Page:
While applications of AI is now becoming more common in fields like retail and marketing, application of AI in solving problems related to developing countries is still an emerging topic. Specially, AI applications in resource-poor settings remains relatively nascent. There is a huge scope of AI being used in such settings. For example, researchers have started exploring AI applications to reduce poverty and deliver a broad range of critical public services. However, despite many promising use cases, there are many dataset related challenges that one has to overcome in such projects. These challenges often take the form of missing data, incorrectly collected data and improperly labeled variables, among other factors. As a result, we can often end up using data that is not representative of the problem we are trying to solve. In this case study, we explore the challenges of using such an open dataset from India, to predict an important health outcome. We highlight how the use of AI without proper understanding of reporting metrics can lead to erroneous conclusions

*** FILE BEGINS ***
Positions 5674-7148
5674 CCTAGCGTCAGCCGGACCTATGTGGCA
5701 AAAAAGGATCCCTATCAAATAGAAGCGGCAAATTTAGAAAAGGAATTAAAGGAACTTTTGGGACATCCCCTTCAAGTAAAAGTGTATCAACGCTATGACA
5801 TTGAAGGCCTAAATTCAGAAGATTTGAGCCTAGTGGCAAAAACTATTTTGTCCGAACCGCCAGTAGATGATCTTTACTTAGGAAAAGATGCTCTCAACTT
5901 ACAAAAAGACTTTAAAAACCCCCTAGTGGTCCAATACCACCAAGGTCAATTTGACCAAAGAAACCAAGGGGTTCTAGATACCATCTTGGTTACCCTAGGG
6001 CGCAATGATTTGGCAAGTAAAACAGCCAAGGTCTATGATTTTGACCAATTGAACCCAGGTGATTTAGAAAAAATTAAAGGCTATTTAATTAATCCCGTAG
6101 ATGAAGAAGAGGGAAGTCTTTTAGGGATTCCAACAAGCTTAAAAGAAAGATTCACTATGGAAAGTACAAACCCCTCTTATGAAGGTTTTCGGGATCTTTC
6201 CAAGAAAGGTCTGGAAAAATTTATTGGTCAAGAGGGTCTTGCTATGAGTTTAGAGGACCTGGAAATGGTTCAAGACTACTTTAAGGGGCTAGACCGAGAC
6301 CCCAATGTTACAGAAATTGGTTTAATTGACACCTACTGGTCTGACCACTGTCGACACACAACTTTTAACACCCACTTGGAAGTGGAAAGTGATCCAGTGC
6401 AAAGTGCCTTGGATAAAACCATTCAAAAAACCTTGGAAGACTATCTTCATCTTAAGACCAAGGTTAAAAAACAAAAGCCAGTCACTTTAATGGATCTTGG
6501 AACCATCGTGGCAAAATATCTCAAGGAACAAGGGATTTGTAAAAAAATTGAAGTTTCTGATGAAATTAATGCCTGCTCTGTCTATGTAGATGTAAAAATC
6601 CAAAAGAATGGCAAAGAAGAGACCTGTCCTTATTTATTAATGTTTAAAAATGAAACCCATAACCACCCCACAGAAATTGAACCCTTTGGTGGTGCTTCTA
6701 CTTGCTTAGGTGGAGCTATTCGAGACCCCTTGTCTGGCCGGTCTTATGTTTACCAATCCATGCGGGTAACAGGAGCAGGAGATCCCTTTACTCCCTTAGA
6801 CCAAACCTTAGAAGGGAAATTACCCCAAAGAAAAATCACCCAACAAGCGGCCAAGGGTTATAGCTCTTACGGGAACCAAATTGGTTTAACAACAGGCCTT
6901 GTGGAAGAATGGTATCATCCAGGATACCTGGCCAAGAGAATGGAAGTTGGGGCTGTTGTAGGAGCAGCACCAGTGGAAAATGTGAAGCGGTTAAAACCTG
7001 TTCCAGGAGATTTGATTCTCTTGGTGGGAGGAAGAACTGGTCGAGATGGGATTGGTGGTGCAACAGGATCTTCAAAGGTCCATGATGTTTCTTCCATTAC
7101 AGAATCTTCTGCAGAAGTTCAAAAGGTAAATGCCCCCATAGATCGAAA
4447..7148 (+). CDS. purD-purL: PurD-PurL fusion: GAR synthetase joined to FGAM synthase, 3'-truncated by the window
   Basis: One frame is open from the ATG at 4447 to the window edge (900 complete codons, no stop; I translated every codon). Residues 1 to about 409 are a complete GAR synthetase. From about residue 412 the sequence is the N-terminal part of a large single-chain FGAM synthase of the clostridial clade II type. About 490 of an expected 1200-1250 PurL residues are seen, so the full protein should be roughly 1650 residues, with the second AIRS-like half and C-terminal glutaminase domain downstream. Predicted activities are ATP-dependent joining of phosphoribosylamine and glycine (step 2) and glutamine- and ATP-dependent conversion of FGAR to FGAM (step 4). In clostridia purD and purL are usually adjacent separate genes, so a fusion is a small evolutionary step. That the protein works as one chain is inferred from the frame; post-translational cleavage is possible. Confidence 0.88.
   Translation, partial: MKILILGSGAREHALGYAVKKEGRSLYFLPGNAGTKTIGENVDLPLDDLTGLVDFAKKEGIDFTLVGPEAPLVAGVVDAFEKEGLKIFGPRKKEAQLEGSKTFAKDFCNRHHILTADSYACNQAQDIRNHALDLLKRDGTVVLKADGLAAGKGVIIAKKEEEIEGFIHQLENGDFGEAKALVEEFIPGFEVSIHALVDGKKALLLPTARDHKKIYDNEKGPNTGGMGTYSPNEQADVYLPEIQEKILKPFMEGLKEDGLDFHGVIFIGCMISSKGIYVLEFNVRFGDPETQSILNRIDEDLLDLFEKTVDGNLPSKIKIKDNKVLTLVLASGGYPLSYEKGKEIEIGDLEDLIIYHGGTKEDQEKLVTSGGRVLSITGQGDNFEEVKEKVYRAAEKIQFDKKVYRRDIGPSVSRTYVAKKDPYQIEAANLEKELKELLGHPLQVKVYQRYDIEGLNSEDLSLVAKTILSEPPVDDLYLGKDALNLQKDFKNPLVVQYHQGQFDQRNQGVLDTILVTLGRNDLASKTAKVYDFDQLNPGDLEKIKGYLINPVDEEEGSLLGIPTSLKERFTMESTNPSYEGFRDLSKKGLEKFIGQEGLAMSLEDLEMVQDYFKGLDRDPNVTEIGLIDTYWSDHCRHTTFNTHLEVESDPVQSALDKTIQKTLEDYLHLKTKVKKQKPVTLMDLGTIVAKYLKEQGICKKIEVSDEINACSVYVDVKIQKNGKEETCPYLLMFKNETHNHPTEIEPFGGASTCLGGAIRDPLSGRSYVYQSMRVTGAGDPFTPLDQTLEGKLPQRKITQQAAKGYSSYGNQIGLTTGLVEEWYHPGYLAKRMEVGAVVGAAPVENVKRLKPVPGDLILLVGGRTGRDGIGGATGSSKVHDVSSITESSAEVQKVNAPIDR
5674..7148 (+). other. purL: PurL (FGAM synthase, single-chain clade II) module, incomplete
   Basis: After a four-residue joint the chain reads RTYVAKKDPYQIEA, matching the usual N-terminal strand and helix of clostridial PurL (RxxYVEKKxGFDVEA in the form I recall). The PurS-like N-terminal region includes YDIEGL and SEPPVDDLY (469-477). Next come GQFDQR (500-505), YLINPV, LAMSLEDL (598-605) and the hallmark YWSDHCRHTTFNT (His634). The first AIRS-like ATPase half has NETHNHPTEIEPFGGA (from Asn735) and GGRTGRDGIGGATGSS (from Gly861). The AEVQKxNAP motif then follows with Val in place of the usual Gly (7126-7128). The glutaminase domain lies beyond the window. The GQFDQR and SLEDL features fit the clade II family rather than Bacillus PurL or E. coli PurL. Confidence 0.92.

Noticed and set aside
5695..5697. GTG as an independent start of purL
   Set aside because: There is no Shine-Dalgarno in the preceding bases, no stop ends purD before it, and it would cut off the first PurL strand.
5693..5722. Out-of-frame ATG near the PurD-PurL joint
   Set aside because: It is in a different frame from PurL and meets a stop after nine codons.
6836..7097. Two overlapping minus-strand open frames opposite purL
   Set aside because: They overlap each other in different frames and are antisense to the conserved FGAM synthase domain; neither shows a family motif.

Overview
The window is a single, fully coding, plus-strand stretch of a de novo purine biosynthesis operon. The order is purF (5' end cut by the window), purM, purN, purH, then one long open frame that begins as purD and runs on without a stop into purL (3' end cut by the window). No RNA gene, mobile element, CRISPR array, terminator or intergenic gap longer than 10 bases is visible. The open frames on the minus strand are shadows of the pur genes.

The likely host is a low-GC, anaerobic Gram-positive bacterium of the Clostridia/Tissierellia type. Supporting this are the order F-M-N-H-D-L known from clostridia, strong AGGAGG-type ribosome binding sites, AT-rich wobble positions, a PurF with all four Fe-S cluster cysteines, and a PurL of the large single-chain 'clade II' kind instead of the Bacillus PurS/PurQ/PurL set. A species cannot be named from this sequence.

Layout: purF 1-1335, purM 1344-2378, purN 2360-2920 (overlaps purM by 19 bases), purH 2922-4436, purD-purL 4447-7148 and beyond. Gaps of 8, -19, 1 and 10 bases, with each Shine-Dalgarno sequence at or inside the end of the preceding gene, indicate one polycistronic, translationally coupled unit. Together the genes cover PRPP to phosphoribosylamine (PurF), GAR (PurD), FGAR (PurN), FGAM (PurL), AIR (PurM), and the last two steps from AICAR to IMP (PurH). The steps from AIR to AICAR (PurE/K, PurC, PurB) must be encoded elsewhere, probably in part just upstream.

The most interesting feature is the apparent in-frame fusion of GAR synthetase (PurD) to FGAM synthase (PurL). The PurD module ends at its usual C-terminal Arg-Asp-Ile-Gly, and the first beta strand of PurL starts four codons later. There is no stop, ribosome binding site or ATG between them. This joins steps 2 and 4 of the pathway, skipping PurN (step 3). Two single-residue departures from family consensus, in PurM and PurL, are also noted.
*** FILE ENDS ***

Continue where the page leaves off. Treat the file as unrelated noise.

Anusua Trivedi
Fri 2:30 p.m. - 2:45 p.m. [iCal]

Many policymakers, academics and governments have advocated for exchangeable property rights over information as it presents a market solution to what could be considered a market failure. Particularly in jurisdictions such as Africa, Asia or South America, where weaker legal protections and fleeting regulatory enforcement leaves data subjects vulnerable or exploited regardless of the outcome. We argue that whether we could achieve this personal data economy in which individuals have ownership rights akin to property rights over their data should be approached with caution as a solution to ensuring individuals have agency over their data across different legal landscapes.

We present an objection to the use of property rights, a market solution, due to the noxious nature of personal data - which is founded on Satz and Sandell's objection to markets. Ultimately, our rights over personal data and privacy are borne out of our basic human rights and are a precondition for the self-development, personal fulfilment and the free enjoyment of other fundamental human rights - and putting it up for sale risks corrupting its essence and value.